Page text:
Sunday, March 28, 2010


I just got notification from the Immigrations Bureau of Saitama, telling me that my application for a visa extension for my stay here in Japan has been approved, I guess. I'll have to go there to get it done early next month.

Thank you God!

Thursday, March 25, 2010


Just last week I got a new housemate. His name is Tim, and he's on a short-term trip here to Japan. And he's from a friend's church in Singapore (actually, I know three friends from that church but ok).

So anyway it's been pretty good so far. He's kinda quiet, I'm kinda quiet, so we're pretty chill most of the time. But I guess so far he's had a rather decent time. He's helped out in the Kids' Club, he's gone to help Steve do Bible Study, and he's also attended the housechurches. Here's the evidence:

Tim is the one on the extreme left side, next to JP.

Incidentally, that day during Shinagawa Kai, there were a grand total of 7 nationalities in that group (8 if you consider me to be American). You can see it in the picture above. I'll describe it from left to right.

So Tim is from Singapore, JP is from Brazil. Simon is from New Zealand, Sam is Swiss. Shion, and the guy next to him, Jun, are Japanese, as is Koji, who's on the extreme right. Yannick is German, and Kaede is from Hong Kong. Plus American photographer = 8.

So anyway, since I've been here a bit longer than Tim, usually I get to show him stuff like a senpai. But just because I've been here longer than him doesn't make me immune to making dumb gaijin mistakes, for example, this:

Japanese red packets sometimes make the ones I get for CNY look a little shabby. Not that I'm complaining though.

What we have here is a relatively standard Japanese red packet (Shugibukuro 「祝儀袋」), meant specifically for weddings. You know it's for wedding cos it's got pink and red and gold stuff all over. Very pretty. And it's for one of my friends, Motoka, who's dad met my dad when they were both in Wisconsin, and have been friends since then. She's getting married some time later this month, so I bought this on behalf of my family to give to her.

The problem, of course, is in the name on the front. No, it's not that it's wrong kanji. That really is her name in Japanese, 小山田基香 (though after the wedding, it probably won't be Oyamada anymore). The problem of course, is that as a foreigner, I automatically assumed that you write the recipient's name on the front of the letter. Thing is, you're supposed to write your own name on the front so the recipient (as if it could have gone to anyone else) would know who it's from.

Good thing they had spare slips inside for me to write another one. haha.


Wednesday, March 03, 2010


One thing really cool about Japanese is the amount of onomatopoeia that's found it's way into common language. I mean, in English, there is quite a lot of them too, from simple things like woof, to the bangs that have been popularized by the old Adam West Batman series, to even new netspeak like nom nom nom, but I think Japanese may have a lot more.

One of them is the above title, which is pronounced 'giri giri', if you can't read katakana. Not quite sure how it came about, but well, it basically means that you 'just made it'. What my BB officers used to refer to as 'making it by the skin of your teeth'. (Which of course, can raise up a whole discourse about how teeth do not really have skin etc.)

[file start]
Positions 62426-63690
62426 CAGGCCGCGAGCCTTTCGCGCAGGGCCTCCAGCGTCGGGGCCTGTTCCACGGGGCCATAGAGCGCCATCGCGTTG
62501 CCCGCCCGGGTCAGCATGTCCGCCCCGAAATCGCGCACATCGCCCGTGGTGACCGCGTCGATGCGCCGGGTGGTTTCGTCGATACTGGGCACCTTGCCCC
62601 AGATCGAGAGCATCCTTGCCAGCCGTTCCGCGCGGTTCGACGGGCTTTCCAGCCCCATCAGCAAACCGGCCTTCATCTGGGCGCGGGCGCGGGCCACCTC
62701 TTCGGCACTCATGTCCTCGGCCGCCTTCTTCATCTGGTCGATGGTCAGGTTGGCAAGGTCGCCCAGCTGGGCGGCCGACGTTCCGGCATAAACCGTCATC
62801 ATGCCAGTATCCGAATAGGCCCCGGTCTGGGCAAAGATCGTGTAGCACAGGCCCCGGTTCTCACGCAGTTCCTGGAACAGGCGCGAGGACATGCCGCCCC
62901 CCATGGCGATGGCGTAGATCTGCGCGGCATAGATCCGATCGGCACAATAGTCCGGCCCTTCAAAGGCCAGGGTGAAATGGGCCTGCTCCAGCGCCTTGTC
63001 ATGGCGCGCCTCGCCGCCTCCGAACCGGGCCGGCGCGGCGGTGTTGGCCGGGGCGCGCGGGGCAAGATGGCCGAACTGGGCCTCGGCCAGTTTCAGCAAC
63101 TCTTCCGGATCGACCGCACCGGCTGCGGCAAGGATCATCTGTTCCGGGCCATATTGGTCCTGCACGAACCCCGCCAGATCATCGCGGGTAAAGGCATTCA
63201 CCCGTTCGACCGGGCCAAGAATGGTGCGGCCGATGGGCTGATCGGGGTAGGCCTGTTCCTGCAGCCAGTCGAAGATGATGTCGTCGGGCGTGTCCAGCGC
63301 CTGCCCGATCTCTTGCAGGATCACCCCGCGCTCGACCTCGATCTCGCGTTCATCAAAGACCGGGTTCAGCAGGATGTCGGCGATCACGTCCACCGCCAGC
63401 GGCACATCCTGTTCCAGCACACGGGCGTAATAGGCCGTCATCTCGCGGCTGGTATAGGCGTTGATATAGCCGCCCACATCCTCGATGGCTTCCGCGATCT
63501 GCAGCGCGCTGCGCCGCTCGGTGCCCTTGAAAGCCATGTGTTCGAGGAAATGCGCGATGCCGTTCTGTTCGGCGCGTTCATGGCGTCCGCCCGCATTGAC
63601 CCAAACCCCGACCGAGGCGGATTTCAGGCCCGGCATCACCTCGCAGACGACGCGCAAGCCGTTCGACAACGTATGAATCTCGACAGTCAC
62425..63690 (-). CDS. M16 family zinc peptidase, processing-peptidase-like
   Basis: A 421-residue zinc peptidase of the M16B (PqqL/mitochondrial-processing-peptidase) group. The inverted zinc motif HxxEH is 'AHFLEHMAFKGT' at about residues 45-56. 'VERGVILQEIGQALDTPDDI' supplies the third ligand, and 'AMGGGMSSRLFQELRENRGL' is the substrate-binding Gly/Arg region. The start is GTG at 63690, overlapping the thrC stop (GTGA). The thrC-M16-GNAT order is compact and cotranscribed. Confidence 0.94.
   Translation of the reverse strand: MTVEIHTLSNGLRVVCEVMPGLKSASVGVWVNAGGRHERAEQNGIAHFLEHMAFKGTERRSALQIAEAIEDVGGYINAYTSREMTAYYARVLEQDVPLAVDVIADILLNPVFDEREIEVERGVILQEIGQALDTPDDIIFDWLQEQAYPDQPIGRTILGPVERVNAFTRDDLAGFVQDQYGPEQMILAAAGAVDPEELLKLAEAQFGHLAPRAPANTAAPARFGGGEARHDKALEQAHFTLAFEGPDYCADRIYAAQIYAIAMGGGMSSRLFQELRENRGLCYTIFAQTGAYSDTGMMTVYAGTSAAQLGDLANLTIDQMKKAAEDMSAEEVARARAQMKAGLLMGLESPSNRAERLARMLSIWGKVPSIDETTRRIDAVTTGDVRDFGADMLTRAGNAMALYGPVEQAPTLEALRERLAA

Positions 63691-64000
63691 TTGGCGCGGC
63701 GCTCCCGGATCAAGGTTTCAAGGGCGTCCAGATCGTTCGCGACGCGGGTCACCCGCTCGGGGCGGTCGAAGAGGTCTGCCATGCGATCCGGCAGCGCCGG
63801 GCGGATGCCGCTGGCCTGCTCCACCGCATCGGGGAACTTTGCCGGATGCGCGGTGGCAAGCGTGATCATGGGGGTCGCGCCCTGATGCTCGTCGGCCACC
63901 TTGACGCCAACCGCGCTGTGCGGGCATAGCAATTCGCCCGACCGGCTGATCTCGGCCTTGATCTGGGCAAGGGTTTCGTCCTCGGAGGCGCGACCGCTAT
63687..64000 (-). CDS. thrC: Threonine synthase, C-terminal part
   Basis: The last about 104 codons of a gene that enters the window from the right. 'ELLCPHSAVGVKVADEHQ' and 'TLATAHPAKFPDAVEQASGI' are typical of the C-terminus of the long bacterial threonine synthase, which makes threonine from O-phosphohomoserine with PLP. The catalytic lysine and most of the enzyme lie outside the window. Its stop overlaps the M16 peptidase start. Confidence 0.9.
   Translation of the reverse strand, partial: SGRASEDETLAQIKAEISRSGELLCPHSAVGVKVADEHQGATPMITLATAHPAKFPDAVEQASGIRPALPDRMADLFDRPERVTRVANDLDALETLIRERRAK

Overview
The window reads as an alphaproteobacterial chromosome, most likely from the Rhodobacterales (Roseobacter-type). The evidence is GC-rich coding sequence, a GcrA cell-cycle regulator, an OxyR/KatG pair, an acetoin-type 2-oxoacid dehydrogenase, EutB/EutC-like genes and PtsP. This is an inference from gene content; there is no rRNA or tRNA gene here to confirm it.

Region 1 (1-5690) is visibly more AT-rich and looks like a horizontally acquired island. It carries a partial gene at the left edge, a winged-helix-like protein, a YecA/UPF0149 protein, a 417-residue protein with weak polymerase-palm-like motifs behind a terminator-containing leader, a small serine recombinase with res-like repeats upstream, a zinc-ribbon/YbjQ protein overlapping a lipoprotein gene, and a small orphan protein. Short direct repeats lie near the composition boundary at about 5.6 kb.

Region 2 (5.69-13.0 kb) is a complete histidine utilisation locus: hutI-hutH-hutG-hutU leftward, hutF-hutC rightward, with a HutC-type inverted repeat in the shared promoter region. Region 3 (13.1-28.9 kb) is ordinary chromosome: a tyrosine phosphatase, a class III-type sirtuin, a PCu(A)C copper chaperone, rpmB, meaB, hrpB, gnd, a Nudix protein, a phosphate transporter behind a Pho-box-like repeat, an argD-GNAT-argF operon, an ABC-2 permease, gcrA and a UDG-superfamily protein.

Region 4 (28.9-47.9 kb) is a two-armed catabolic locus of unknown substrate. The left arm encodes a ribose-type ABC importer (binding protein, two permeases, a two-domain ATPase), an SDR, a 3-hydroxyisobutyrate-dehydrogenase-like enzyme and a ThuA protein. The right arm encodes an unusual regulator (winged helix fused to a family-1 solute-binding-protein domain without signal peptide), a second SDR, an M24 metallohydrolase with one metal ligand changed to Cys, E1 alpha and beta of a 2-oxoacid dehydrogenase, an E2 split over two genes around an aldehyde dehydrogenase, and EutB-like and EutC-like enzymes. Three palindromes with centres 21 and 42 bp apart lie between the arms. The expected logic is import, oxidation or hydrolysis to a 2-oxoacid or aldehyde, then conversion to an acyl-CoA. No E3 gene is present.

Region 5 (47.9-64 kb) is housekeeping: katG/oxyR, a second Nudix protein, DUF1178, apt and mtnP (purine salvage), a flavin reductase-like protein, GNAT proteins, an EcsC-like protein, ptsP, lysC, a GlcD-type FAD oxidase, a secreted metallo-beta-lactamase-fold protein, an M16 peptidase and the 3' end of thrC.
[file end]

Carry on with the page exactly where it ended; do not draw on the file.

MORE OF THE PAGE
So for example, if I was running for a train, and I manage to make it just before the train door closes, that that'll be giri giri. Or if I needed to be in the 70th percentile to pass a test, and I was the 70th percent-ed person, that'll be giri giri.

If you imagine the guy as Indiana Jones, and remember that scene from the Temple of Doom, that's giri giri

Anyway, today, I was checking on how to go about booking a return flight to Singapore. See, last year in April, while preparing to come to Japan, I booked an open-ended ticket through a travel agency. The thing about open ended tickets though, is that they really aren't open-ended. You have to set a preliminary date of booking or something. Of course, I did not realize that, so I kept on trying to discover how to book a date through the website.

After a while, I gave up trying to use the website and called their customer service dept., since I really wasn't able to find out how to do things. So I gave them a call yesterday (2nd of March) and they told me that since a travel agent booked it, only they could do the changes necessary.

So I thought 'ah ok, that's not too bad, I still have the travel agent's email and stuff, can get back to her and ask her to help me book', so I sent an email, asking her if I could change the date.

This morning, I checked my mail, and this was in it:
"Hi Daniel,

You have a return flight booked for the 4th of March at 1130 AM. Would you like to change it?"
So I was all calm and stuff for about a 3 seconds: "Ah.. 4th of March... isn't that tomorrow?" before it hit me like: "AH!!!! 4th OF MARCH!!! ISN'T THAT TOMORROW?!!!"

While I was almost freaking out, I quickly sent a mail back to her requesting a change, but I was still kinda worried. What if she didn't get my mail? What if she was out of the office and only back later? What if she's on leave these few days? What if she can't change the timing? etc etc. So of course I had to turn to a source of stability, and so I said a short prayer.

And fortunately, the travel agent managed to change the booking for me to one that's a lot more suitable for my schedule. If I had waited just one more day, I would have missed my flight, and then I would have to buy another one-way ticket. Which is not cheap I can tell you.

And that, is giri giri.